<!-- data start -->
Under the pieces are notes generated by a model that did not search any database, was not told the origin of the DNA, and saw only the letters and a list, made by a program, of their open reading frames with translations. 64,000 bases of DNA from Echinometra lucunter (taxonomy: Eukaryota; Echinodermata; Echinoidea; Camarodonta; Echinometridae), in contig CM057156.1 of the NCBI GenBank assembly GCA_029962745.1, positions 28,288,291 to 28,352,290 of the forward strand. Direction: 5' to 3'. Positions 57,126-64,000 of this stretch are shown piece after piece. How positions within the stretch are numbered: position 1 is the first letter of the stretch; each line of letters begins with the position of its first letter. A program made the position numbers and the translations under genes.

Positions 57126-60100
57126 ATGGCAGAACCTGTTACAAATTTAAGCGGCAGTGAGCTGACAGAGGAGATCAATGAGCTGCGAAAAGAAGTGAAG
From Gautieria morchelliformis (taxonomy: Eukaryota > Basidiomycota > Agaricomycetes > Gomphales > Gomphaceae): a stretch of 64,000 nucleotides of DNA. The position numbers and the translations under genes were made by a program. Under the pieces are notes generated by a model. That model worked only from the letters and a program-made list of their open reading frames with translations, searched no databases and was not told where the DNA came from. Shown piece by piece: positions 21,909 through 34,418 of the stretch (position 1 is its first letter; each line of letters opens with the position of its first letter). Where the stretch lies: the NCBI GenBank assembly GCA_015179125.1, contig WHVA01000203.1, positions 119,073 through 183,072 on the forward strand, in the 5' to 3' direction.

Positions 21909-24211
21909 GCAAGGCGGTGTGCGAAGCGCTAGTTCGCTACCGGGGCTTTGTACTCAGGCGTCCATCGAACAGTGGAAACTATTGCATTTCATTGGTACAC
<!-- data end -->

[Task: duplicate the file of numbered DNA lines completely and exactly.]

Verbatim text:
Under the pieces are notes generated by a model that did not search any database, was not told the origin of the DNA, and saw only the letters and a list, made by a program, of their open reading frames with translations. 64,000 bases of DNA from Echinometra lucunter (taxonomy: Eukaryota; Echinodermata; Echinoidea; Camarodonta; Echinometridae), in contig CM057156.1 of the NCBI GenBank assembly GCA_029962745.1, positions 28,288,291 to 28,352,290 of the forward strand. Direction: 5' to 3'. Positions 57,126-64,000 of this stretch are shown piece after piece. How positions within the stretch are numbered: position 1 is the first letter of the stretch; each line of letters begins with the position of its first letter. A program made the position numbers and the translations under genes.

Positions 57126-60100
57126 ATGGCAGAACCTGTTACAAATTTAAGCGGCAGTGAGCTGACAGAGGAGATCAATGAGCTGCGAAAAGAAGTGAAG
From Gautieria morchelliformis (taxonomy: Eukaryota > Basidiomycota > Agaricomycetes > Gomphales > Gomphaceae): a stretch of 64,000 nucleotides of DNA. The position numbers and the translations under genes were made by a program. Under the pieces are notes generated by a model. That model worked only from the letters and a program-made list of their open reading frames with translations, searched no databases and was not told where the DNA came from. Shown piece by piece: positions 21,909 through 34,418 of the stretch (position 1 is its first letter; each line of letters opens with the position of its first letter). Where the stretch lies: the NCBI GenBank assembly GCA_015179125.1, contig WHVA01000203.1, positions 119,073 through 183,072 on the forward strand, in the 5' to 3' direction.

Positions 21909-24211
21909 GCAAGGCGGTGTGCGAAGCGCTAGTTCGCTACCGGGGCTTTGTACTCAGGCGTCCATCGAACAGTGGAAACTATTGCATTTCATTGGTACAC